Friday, October 11, 2013

Argo see a Costa-Gavras film

So I had a chance to see the Oscar-winning [!] Argo recently. After hearing such good things about it, I was unpleasantly surprised and a bit angry. Assuming I couldn’t be the only person with that response, I googled. I had to do searches specifically related to racism and imperialism, but I found a few posts from the time it was in the theaters and the Oscar lead-up by people who had a similar reaction:

Argo, F—k Yourself: This year’s worst Best Picture nominee,” Kevin B. Lee, Slate:
…Perhaps my disgust wouldn’t be as intense if it weren’t for the potentially great film suggested by Argo’s opening sequence: a history of pre-revolutionary Iran told through eye-catching storyboards. The sequence gives a compelling (if sensationalized) account of how the CIA’s meddling with Iran's government over three decades led to a corrupt and oppressive regime, eventually inciting the 1979 revolution. The sequence even humanizes the Iranian people as victims of these abuses. This opening may very well be the reason why critics have given the film credit for being insightful and progressive—because nothing that follows comes close, and the rest of the movie actually undoes what this opening achieves.

Instead of keeping its eye on the big picture of revolutionary Iran, the film settles into a retrograde “white Americans in peril” storyline. It recasts those oppressed Iranians as a raging, zombie-like horde, the same dark-faced demons from countless other movies— still a surefire dramatic device for instilling fear in an American audience. After the opening makes a big fuss about how Iranians were victimized for decades, the film marginalizes them from their own story, shunting them into the role of villains. Yet this irony is overshadowed by a larger one: The heroes of the film, the CIA, helped create this mess in the first place. And their triumph is executed through one more ruse at the expense of the ever-dupable Iranians to cap off three decades of deception and manipulation….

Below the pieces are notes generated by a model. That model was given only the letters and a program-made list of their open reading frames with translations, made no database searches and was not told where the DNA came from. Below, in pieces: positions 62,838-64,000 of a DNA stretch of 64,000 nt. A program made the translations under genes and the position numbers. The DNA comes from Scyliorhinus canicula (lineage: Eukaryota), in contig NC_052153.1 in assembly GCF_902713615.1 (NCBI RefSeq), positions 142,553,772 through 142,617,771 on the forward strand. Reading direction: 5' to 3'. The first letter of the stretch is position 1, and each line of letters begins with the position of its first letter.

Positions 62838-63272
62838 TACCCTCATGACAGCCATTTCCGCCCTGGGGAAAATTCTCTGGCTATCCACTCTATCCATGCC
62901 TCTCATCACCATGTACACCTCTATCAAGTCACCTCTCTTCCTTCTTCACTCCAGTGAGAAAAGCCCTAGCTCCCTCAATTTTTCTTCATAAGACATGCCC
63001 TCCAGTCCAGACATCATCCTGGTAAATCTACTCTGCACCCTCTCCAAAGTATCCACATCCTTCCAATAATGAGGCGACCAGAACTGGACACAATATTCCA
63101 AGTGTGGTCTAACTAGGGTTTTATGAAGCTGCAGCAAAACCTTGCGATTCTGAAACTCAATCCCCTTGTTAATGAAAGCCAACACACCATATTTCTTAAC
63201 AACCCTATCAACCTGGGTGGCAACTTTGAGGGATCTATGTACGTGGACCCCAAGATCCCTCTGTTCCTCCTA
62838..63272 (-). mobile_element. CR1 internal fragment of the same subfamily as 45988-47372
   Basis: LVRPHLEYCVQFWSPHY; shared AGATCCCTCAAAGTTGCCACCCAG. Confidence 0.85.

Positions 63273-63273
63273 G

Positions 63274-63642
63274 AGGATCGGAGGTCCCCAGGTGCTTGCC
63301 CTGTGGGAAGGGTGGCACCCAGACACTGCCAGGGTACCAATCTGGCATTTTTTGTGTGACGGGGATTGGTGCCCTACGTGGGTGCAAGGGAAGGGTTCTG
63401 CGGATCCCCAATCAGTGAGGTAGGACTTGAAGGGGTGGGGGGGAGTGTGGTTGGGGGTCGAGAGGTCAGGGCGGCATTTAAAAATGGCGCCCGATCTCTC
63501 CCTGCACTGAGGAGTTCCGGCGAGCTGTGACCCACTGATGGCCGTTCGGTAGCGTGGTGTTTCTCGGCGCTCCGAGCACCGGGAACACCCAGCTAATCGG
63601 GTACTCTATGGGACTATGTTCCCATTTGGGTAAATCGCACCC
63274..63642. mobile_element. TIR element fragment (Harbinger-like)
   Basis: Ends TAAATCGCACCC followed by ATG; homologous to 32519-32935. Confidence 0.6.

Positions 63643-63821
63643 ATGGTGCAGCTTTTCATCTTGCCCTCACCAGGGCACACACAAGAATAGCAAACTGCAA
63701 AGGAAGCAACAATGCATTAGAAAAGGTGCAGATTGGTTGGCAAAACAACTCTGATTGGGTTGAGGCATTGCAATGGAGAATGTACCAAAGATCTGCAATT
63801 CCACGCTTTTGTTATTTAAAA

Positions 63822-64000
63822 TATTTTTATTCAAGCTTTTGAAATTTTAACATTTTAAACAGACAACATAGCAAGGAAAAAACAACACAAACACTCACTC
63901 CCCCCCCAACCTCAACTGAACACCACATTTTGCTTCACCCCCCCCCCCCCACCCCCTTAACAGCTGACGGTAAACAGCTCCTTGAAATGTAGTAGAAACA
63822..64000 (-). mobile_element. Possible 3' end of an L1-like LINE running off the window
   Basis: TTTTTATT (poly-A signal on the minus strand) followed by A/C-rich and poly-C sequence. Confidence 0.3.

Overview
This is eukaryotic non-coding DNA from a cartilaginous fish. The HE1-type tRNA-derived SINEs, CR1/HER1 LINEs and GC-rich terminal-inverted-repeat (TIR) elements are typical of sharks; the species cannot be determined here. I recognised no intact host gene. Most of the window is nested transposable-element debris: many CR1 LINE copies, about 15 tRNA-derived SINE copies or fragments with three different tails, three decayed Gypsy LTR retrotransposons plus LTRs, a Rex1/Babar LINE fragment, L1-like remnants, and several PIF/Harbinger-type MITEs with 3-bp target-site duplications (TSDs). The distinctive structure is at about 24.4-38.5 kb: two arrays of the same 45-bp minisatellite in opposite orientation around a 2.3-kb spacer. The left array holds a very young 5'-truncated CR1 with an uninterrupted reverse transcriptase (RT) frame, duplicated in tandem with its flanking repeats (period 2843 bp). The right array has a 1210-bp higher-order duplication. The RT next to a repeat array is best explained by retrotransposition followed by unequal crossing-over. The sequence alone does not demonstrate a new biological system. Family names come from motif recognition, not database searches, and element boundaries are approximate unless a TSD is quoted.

“Argo: film review,” Andrew Schenker, Slant:
…[T]he film becomes an increasingly blinkered tale of the heroic C.I.A. versus the Muslim menace, exactly the narrative that today's hawkish politicians love to propagate. It's astonishing how easily the film is content to give into what critic Jack Shaheen might call Reel Bad Arab syndrome, in which every Iranian face is either filled with hatred or suspicion. Granted, in post-revolutionary Iran, people were indeed filled with anger and hostility toward Americans, but Affleck's decision to portray this sense of fury—quite vividly evoked despite the director's distracting penchant for whip pans and arcing shots—not only seems increasingly misguided in a moment when mainstream outlets like Newsweek run headline stories unhelpfully declaring the phenomenon of "Muslim Rage," but seems to play exactly into the simplified us-versus-them narrative of the war on terror….
“‘Argo’ as Orientalism and why it Upsets Iranians,” Juan Cole, Informed Comment:
…“Argo” could have been a moment when Americans come to terms with their Cold War role as villains in places like Iran. It could have been a film about what intelligence analysts call “blowback,” when a covert operation goes awry. Instead it plays into a ‘war on terror’ narrative of innocent Americans victimized by essentially deranged foreign mobs.

…The film tells but doesn’t show some of the US atrocities in Iran. It shows the plight of the hapless US diplomats. In making that key dramatic decision, and then in Orientalizing the Iranian protagonists as angry and irrational, the film betrays its subject matter and becomes propaganda, lacking true moral or emotional ambiguity….
Lacking true moral or emotional ambiguity is putting it mildly. It takes the ax for the frozen sea within us, breaks the handle over its knee, and shapes the head into figure skates. A disappointing imperial thriller from Affleck.

Not to try to draw too stark a contrast, but Amy Goodman just interviewed director Costa-Gavras about his history of filmmaking and his new work, Capital:

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